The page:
Denny was born into one of the lowest rungs of society, but his bleak fortunes abruptly change when the mysterious Upjohn Institute recruits him to be a Rewinder, a verifier of personal histories. The job at first sounds like it involves researching old books and records, but Denny soon learns it’s far from it.

A Rewinder’s job is to observe history.

In person.

Embracing his new life with enthusiasm, Denny witnesses things he could never even imagine before. But as exciting a life as this is, there are dangers, too. For even the smallest error can have consequences.

Life-altering consequences.

Time, after all, is merely a reference point.


Brett Battles is a Barry Award-winning author of over twenty novels, including the Jonathan Quinn series, the Logan Harper series, and the Project Eden series. He’s also the coauthor, with Robert Gregory Browne, of the Alexandra Poe series. You can learn more at his website:


Kindle: / Trade Paperback:

Via: JT Ellison


Thomas & Mercer has acquired the Huntress/FBI thrillers

By (Alexandra Sokoloff)

A lot of you have been wondering when in the world Book 3 of the Huntress series is ever coming out. I know. I know. I know. I actually finished the book quite a while ago, but I’ve been negotiating with Thomas & Mercer (Amazon’s mystery and thriller imprint) for the series, and I can finally make this announcement.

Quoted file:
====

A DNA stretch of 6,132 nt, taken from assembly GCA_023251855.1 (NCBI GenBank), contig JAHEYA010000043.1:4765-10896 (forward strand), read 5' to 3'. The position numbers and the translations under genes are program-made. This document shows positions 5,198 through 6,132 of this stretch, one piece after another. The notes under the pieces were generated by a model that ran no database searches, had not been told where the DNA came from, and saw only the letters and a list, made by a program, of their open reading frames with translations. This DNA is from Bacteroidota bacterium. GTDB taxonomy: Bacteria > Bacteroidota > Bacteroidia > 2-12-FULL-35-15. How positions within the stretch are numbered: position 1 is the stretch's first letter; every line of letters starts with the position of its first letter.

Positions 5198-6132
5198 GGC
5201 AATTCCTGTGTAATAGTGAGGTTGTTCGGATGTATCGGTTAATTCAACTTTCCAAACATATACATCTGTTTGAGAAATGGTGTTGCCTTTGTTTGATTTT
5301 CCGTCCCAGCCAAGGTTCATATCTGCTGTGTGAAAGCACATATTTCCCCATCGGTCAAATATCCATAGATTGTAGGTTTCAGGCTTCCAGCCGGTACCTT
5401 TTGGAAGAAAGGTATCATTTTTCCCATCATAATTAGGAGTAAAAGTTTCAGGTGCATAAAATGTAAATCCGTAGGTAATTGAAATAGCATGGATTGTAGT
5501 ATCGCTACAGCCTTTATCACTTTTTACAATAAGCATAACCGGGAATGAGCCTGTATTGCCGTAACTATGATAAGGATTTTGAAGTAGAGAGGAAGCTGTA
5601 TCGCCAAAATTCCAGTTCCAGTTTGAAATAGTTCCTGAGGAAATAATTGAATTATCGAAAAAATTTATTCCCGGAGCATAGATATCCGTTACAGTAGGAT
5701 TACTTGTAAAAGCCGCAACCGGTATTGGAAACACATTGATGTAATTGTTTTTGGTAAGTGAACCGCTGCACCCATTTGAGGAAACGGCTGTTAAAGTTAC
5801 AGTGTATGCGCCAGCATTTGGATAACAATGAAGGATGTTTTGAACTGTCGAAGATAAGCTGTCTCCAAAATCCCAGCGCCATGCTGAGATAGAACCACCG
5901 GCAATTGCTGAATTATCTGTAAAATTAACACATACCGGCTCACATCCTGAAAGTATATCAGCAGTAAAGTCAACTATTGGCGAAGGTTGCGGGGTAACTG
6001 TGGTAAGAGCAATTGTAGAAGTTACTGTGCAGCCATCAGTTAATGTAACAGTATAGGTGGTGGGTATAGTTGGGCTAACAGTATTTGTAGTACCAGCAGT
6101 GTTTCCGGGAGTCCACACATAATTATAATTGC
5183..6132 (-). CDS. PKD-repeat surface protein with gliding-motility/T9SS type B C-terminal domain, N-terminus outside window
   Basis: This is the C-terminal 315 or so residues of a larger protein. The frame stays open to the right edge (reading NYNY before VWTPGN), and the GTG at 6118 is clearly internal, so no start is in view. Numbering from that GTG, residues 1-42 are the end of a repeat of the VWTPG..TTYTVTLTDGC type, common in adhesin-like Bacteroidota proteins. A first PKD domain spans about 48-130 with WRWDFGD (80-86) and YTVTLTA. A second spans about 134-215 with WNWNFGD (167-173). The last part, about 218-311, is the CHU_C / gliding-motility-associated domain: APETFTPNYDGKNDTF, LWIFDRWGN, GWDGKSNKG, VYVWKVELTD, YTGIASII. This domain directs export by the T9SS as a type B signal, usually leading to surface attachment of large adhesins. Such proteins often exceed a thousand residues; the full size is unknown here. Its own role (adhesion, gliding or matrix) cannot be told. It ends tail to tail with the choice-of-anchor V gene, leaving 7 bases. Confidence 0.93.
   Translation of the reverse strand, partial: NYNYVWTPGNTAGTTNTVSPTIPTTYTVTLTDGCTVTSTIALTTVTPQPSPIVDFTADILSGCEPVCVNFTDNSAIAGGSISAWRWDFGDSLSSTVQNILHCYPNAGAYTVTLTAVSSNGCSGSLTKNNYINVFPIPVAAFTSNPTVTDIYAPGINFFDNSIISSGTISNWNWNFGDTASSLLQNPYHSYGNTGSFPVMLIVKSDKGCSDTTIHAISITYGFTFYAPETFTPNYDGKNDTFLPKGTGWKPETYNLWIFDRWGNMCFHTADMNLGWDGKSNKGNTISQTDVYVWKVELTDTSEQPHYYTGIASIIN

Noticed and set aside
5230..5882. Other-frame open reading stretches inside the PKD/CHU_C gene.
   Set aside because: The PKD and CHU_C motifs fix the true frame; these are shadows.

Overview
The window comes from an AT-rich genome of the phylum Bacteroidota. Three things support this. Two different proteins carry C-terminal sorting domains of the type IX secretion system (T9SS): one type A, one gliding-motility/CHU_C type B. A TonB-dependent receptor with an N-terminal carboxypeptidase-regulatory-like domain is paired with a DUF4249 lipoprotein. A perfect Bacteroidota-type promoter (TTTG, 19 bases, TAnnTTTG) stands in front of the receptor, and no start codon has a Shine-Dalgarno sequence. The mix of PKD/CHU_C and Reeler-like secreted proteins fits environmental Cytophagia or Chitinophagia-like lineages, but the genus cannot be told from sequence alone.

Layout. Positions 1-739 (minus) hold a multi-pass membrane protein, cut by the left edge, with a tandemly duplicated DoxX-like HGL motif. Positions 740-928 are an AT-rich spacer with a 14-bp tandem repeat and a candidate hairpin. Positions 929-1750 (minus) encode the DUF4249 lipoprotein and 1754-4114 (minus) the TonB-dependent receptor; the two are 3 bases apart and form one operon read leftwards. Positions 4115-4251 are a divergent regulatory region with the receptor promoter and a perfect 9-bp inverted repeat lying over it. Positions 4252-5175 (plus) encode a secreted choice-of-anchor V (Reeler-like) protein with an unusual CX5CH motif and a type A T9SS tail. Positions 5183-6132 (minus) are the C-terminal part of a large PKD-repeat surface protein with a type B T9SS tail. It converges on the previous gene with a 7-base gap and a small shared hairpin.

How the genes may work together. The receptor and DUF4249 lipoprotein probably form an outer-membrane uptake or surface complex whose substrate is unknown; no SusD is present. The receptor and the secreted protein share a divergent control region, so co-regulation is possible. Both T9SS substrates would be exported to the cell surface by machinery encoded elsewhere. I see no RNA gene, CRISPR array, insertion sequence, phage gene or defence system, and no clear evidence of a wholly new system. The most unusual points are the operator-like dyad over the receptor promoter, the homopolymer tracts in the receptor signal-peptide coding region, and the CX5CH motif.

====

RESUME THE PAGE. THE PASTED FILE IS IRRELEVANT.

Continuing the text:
T&M has bought the rights to the series, and is going to re-launch all three Huntress books in January – including the world premiere of Cold Moon.

I truly, deeply apologize for the wait. Believe me, it’s hard for me, too! But this is the difference between a traditional publishing schedule and the freedom of indie publishing – it takes a lot longer to get all the gears in motion. As a devoted TV binge watcher, I fully understand and am 100% behind the strategy of launching the three books together as a binge read. Thomas & Mercer really gets the uniqueness of the series and I know they’ll be awesome at marketing. And I’m thrilled that the series will be able to reach a much larger audience. I think the stories and characters deserve that.

I also know that a lot of you will be wondering why I would want to turn around and take a traditional publishing deal when I’ve been able to do so well with indie publishing.